Medical Office Buildings: Picture Of Health

Medical office buildings have long been considered a niche sector, but surging interest among investors and developers is rapidly bringing the asset category into the commercial real estate mainstream. The aging U.S. population—combined with the sector’s long-term, stable returns and resistance to e-commerce—is providing steady tailwinds for MOB demand.

“Medical office buildings are the hottest asset class outside of multifamily,” asserted Louis Rogers, founder & CEO of Capital Square 1031, a Glen Allen, Va.-based real estate investment and management company. “Investors intuitively understand that medical needs increase as we age.”

To Rogers’ point, the 65-and-older segment of the population is expected to increase by 1.7 million in 2018 and by 9.2 million over the next five years, according to CBRE’s 2018 U.S. Real Estate Market Outlook for Medical Office. That is driving short-term and long-term demand for medical services, particularly in markets with high concentrations of older residents (many of them in the Northeast and Midwest) or those with populations that are growing quickly overall as well as skewing older (characteristic of many southern and western metros). That demand should continue, notwithstanding changes to the Affordable Care Act that have created some uncertainty in the healthcare market, CBRE predicts.
In a sign that institutional investors are ramping up interest in the sector, an affiliate of Heitman LLC announced in February that it had acquired a 1.4 million-square-foot, 17-property MOB portfolio. Texas accounts for seven properties and five are in Indiana, with one apiece in New Jersey, Virginia, North Carolina, Illinois and Missouri.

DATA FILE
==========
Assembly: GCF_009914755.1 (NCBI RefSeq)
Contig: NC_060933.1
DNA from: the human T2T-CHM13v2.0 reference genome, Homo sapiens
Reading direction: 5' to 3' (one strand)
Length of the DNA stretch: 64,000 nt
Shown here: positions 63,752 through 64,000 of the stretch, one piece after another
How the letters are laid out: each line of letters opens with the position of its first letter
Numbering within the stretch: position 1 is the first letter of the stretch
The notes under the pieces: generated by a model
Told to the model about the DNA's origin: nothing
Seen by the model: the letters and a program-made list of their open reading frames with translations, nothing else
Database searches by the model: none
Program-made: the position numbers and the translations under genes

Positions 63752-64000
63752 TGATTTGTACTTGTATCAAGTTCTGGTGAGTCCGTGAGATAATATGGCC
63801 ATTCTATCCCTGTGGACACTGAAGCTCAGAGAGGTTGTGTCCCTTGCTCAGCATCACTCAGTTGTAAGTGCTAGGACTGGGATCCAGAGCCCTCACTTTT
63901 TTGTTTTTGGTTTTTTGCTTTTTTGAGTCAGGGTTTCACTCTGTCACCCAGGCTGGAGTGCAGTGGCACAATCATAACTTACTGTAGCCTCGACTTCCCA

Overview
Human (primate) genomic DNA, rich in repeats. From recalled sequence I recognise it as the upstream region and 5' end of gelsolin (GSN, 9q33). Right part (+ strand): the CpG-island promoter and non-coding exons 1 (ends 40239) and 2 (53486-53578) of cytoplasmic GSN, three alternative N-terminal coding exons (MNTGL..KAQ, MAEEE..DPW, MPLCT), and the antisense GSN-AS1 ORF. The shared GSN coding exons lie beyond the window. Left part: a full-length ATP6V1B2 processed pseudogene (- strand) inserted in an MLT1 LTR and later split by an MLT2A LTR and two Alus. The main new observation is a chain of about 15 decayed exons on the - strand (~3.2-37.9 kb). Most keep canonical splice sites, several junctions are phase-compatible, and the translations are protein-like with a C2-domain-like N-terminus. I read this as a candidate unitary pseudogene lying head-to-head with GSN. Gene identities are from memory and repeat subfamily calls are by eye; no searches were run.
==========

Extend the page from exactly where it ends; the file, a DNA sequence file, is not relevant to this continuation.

In its deal announcement, Heitman cited the properties’ recent vintage—most date from after 2005—their affiliations with top health systems, and their locations in high-growth markets. Among the assets is the Medical Arts Pavilion in Plainsboro, N.J., which opened in 2012 as part of a new medical campus developed for the Princeton HealthCare System. In January 2018, the MOB became part of Penn Medicine Princeton Health, formed by the merger of the two university healthcare systems.

CURE FOR CONCERNS

As the real estate industry enters the ninth year of the current cycle, Rogers noted, the need-based, recession-resistant qualities of medical care offer a safe haven for investors, when prospects for other asset categories may be less certain.
In addition, a shift away from hospital campus-based services, adoption of new technology, health-care job growth and tight market conditions are all boosting demand, explained Andrea Cross, CBRE’s head of office research for the Americas. Since 2000, healthcare employment has jumped 47 percent, compared to 12 percent for employment overall. And it’s projected to grow further, adding nearly 1 million jobs over the next five years, CBRE reported.
Lease terms for MOBs are also typically attractive to investors, as tenants tend to be financially stable customers like physicians or healthcare systems with investment-grade credit. MOB tenants also tend to invest significant amounts of capital in equipment and fixtures, and as a result they are unlikely to relocate merely because a building down the street will save them a few dollars per square foot.

STRONG VITALS

The MOB sector’s healthy fundamentals have also expanded the pool of interested investors. The property type registered a lower peak vacancy rate than traditional office properties during the 2008 recession, according to CBRE. Net absorption has outpaced new supply in 24 of the past 29 quarters, and gross asking rents have been stable, reflecting consistent user demand and long-term leases that reduce tenant turnover.